Today I wanted to add in a hike seeing as we were in close proximity to the 3 yorkshire peaks and what better day than when most society members were off to rescue training. I had done my research the previous day and Herman and Ionna were also up for the adventure! Once everything was packed and ready to go, Matti offered to give us a ride and we took advantage of his offer and asked him to take us to the cheese shop as well. That was a very unique experience! So much selection of cheeses and we even ended up buying organic ice creams. After trying it all it was very evident organic from processed but I still think the best icecream I have ever tried is from ‘Buonocore Gelateria Pasticceria Gastronomia e Tavola Calda’ in Capri. Anyway after taking some pictures we got back on the minibus and headed to Ingleborough Nature Trail.

Team selfie.

Matti also decided to tag along with us. Perfect, that way Matti and Ionna could walk and talk together and then me and Herman would pair up… At this point I must disclose this was my first time coming to the North of England (anything past Oxford) so mountains and hills and sheeps were new to me so yes I did take out my phone and take a million pictures… As we were drawing closer to the top Herman decided to jog up to the peak as the incline was rapidly increasing and humbly flaunted his fitness whereas me and Ionna were huffing and puffing… Once we got to the top the view was well.. rather grey. We were up in the clouds with absolutely no view so we took some quick pictures as evidence that we had climbed the peak and then started to head back down! The walk down- I have never been able to get to know someone on such a level in a small amount of time as I did that day which I would admit was rather therapeutic and thoroughly enjoyed. As the old saying goes, ‘Time flies when you’re having fun’. We were down by 4pm and were ready to pick everyone from training. I absolutely loved today. It was most definitely my favourite day of the winter tour by far! Natural scenic views with very good company. What more could you want!


A slow start to the day, I woke up late after intentionally not setting an alarm. I was to drive the rescue training team to the Yorkshire Dales Guides Barn and then return the bus to allow for maximally flexible planning. Not a problem – we left slightly late as is tradition, I drove first to Clapham station to drop Ashley off for her train, then to the cheese shop to drop Erica off for her shopping spree, then to the YDG barn to offload the riffraff and say hi to Tony, then back to the cheese shop to pick up Erica again, then went diesel shopping in Ingleton, and then returned to the NPC. Then I had breakfast.

It seemed my options would be join the old lags to go climbing, or join the freshers for a hike up to Gaping Gill. I didn’t really fancy climbing, and the hikers didn’t know the cheap way up the hill, so I went with them. The amount of faff was quite comical for a non-caving activity, but eventually we rolled out of the car park straight to… the cheese shop again. This time I also went in and bought some exquisite Yordale Wendsleydale along with some tomato chutney, and finally reached the start of the path.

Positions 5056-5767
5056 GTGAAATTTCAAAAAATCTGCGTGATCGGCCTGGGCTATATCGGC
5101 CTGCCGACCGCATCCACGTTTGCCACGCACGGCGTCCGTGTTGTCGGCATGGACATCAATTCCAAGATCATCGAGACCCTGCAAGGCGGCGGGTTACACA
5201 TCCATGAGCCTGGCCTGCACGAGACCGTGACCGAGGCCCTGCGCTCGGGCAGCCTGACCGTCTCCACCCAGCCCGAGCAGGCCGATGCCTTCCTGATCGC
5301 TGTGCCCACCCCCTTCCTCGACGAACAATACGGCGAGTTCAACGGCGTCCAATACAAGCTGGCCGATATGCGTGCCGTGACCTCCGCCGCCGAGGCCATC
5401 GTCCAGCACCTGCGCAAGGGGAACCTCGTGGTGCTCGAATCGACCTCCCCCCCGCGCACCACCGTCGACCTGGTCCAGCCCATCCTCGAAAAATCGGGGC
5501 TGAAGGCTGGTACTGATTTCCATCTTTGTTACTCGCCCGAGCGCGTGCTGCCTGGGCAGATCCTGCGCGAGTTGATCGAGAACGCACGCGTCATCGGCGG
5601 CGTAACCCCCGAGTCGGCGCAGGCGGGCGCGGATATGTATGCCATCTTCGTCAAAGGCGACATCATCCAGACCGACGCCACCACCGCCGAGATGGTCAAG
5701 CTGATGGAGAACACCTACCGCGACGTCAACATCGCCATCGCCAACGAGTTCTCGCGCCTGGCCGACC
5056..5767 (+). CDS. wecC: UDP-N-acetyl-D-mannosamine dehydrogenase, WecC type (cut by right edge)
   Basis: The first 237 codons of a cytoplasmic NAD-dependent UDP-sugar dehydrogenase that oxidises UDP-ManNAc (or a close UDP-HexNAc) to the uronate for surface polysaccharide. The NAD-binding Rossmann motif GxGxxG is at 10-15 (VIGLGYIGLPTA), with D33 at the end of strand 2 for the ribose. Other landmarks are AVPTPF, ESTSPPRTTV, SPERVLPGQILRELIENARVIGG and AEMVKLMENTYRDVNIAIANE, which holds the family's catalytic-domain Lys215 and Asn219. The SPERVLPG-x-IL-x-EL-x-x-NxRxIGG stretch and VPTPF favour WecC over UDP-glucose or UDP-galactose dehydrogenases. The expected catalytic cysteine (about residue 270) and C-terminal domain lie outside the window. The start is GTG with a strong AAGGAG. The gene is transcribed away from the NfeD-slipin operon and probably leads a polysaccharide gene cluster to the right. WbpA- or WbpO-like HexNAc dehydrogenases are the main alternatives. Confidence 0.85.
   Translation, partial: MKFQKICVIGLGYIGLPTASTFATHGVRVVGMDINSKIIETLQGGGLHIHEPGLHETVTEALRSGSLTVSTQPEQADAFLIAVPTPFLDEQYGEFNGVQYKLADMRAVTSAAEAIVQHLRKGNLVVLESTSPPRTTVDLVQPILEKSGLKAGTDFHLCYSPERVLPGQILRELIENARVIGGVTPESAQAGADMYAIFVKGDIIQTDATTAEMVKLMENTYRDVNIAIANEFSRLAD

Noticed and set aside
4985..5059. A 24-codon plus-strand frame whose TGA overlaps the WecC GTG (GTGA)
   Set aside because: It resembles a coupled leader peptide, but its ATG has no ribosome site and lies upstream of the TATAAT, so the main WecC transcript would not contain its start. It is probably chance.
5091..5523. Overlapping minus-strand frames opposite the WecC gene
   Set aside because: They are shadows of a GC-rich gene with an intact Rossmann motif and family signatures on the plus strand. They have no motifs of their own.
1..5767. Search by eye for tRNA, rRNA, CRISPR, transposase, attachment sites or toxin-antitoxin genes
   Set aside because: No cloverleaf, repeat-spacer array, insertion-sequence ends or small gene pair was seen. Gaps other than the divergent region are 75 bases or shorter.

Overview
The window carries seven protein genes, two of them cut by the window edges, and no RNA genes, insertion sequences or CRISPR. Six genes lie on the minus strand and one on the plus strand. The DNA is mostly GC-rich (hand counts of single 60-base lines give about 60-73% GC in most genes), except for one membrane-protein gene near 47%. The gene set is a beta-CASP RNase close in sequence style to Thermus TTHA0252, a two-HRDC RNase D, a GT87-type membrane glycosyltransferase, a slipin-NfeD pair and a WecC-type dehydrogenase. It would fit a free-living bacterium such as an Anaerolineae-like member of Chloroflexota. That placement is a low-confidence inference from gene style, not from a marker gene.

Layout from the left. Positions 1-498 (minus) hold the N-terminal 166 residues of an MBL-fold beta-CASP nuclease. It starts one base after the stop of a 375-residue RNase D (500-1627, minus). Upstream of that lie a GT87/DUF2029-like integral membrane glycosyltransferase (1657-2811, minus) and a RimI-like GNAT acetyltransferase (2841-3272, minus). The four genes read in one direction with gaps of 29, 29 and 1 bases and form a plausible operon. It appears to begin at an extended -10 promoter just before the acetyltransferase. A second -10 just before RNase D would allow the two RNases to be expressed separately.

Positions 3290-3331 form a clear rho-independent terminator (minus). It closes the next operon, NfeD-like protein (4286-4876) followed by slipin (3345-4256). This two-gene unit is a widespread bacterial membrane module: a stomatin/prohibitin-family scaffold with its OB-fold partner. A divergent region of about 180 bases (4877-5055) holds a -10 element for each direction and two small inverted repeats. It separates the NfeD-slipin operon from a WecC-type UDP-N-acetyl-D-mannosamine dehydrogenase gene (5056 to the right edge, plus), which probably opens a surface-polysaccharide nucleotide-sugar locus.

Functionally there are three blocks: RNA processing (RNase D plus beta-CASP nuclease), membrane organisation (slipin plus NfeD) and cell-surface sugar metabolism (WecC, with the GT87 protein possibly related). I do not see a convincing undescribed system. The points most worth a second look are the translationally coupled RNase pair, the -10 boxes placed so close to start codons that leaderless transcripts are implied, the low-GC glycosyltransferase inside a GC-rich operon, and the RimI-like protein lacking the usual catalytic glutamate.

Halfway up the path Herman decided to start running ahead, called back, couldn’t hear a word we were saying, generated much confusion, came back down, said, ‘I’m going to the top’, to which we replied, ‘ok, we will as well’, and he ran off again in the direction of the top. We did eventually make it up to the top of the hill, and proceeded back down the pretty nature trail. High quality, deep conversations accompanied us, and we made it to the bus perfectly timed to pick up the rescue training team again.

Back at the NPC Chris and I started making preparations for our rapid County bounce to retrieve the forgotten rope and replace the stolen rope. After DW’s instructions had been immortalised by the laminator Astrid said she’d join, and we sped off towards Easegill. I hadn’t really been feeling the trip that much on a day that was supposed to be my rest day, but the drive put me right in the mood. Empty country roads + light bus + hype tunes = extreme fun. Normally there would be someone in the bus to tell me off for driving enthusiastically, but neither Chris nor Astrid were that kind of person, so I took full advantage.

After a rapid change Chris and I raced up the hill, somewhat leaving Astrid behind. Her short legs weren’t doing her any favours, especially since the walk is quite long, but eventually even Chris and I realised the walk was getting way longer and way steeper than it should be. A quick check on Astrid’s ‘cave phone’s’ GPS and sure enough, we were way far away from where we were supposed to be. No matter, down the hill we sprinted, followed the river back towards Pool sink, and eventually made it past wretched rabbit to the county entrance. Total walk time: 1.5 hours. Quite shoddy for a supposedly ‘quick bounce’.

Nevermind, into the cave we jumped and down the stream we stomped, reversing our footsteps from the previous day with only one small uncertainty along the way. Replacing the old rope took all of 10 seconds, and derigging the NPC rope took even less time as we optimised ruthlessly for time. Leaping up the Spout we were out of the cave in just over an hour. Then we opted against the long way round on the return walk and stormed over the fell the correct way back to the bus, again leaving Astrid’s shorter strides slightly behind. I pushed the bus to its absolute limits with even more hype music, and we made it back in record time.

High on adrenaline we fell through the door into the NPC and collapsed at the table to eat dinner. Over the course of the evening I gradually came down from the high and relaxed, chatting to Rhys about the meaning of life for many hours.



King Pot: James Wilson, Matti Mitropoulos, Ellie Pizey, Kevin Sohn

Valley entrance:: James Wilson, Ellie Pizey, Kevin Sohn

Sell Gill: Dave Wilson, Erica Keung, Salwa Ahmad